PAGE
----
Saturday, August 9.—Mount Olga Range. Barometer, 27.80 in.; wind, south-east. Started for foot of Mount Olga at 8 a.m. The country immediately round the rocks is covered with dense mulga, and very stony. On the south side of the mount I found a spring, which I have named Felix Spring. Here I changed course to a high peak, bearing 245° 40', named Stevenson's Peak, after the Hon. George Stevenson. At three miles through well-grassed mulga; then low sandhills and large spinifex flats, timbered with oak, mulga, malice, and grevillia. At twenty-nine and a half miles camped.

Sunday, August 10.—Sandhills. Barometer, 27.66 in.; wind, east. Continued on same course three miles; foot of stony rise timbered with a new variety of mulga in blossom, very pretty trees. At four miles I noticed a gully a short distance to the east, and sent my brother to see if there was any water. He returned successful, having found a small running stream, which I fancy will stand some time. After watering the horses I continued on to the peak. At four and a half miles crossed a watercourse. The banks of it were covered with quandong trees, loaded with ripe fruit, the finest I ever saw, some of them one and a half inches diameter. It is the prettiest fruit I have seen growing, the rich red contrasts so well with the green leaves. Six and a half miles top of peak. By the barometer I find it is 1,480 feet above surrounding country, composed of granite, basalt, and quartz. Still sandhills to the south, extending to the foot of high ranges, which reaches as far west as the eye can see. I have named these the Mann Ranges, after Mr. Charles Mann.

Monday, August 11.—Stevenson's Peak. Barometer, 27.15 in.; wind, south-east. Returned to Mount Olga, and camped at its foot. Found another spring.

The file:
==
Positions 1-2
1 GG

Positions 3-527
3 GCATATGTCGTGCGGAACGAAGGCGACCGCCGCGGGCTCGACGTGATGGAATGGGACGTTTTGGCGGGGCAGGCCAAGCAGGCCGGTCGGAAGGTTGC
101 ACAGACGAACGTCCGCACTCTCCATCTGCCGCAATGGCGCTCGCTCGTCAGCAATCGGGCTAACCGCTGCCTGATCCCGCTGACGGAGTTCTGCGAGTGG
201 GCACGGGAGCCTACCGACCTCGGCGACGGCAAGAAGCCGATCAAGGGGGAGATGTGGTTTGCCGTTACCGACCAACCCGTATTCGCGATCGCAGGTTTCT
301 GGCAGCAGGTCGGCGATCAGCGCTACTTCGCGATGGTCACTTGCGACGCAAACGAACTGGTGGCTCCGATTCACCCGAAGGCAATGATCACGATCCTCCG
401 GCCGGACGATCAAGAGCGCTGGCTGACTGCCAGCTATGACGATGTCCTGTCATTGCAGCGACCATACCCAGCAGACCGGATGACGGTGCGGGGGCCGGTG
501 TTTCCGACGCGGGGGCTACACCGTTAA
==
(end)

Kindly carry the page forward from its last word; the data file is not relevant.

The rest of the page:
Tuesday, August 12.—Mount Olga. Barometer, 27.73 in.; wind, south. I sent my brother to meet waggon and bring camp to this water. I walked to the top of one of the high rocks this afternoon, first trying Mount Olga, up which I scrambled 900 feet, and could have reached the top, but I was not so sure about being able to get down again. Mount Olga is about 1,600 feet above surrounding country; similar view to that seen from Ayers Rock.

Wednesday, August 13.—Mount Olga. Barometer, 27.66 in.; wind, north-west. Proceeded to the water near Stevenson's Peak, which we reached before sundown.

Thursday, August 14.—Water near Stevenson's Peak. Barometer, 27.32 in. Latitude, 25° 29' 15" south. Wind north-west. Started for Mann Ranges, taking "Moses." Course, 186° 30' from Peak, at two, and two a half miles, passing over well grassed country and stony rises. I found two nice waters in small gum creek coming from a range east of Peak. At six miles over sandy ground with beautiful grass and herbs, which has more the gay appearance of a flower garden than pasture land. Struck a granite rise bearing north-west. This country extends to eight miles to edge of spinifex sandhills. Very low at this point. At fourteen miles over well grassed mulga flats with occasional low spinifex sandhills. Ground continues candy, but no rises very high; spinifex and timbered with oak, mallee, mulga, grevillia, and a few bean trees. At sixteen miles a patch of herbs and grass a foot in height. At twenty-four miles camped, nothing but spinifex for the horses. At twelve miles to-day I noticed a brush fence made by the natives at the edge of a patch of mulga scrub.

Friday, August 15.—Spinifex twenty-four miles south of Stevenson's Peak, Barometer, 27.18 in.; wind north-west. At 6.45 a.m., continued same course. At seven miles spinifex country changed to a splendidly grassed flat, vetch and wild geranium, which extend to foot of range nine miles, here I found a little water, enough to water horses, but I must search for some to bring camp to. Proceeded round to west side of this high point, named Mount Charles, and found a strong stream running from hill. This is the finest country I have seen since leaving the good country, say within 200 miles of Adelaide, and is equal to any in Australia at this time of year. Travelled back for twenty miles to the edge of the good country passed yesterday.

Saturday, August 16.—Mulga scrub. Barometer, 27.18.; wind west. Returned to depôt near Stevenson's Peak. The summer is coming on very fast, it is now extremely hot during the day and close at night.

Sunday, August 17.—Depôt No. 9. Stevenson's Peak. Barometer, 27.60 in.; wind south-east.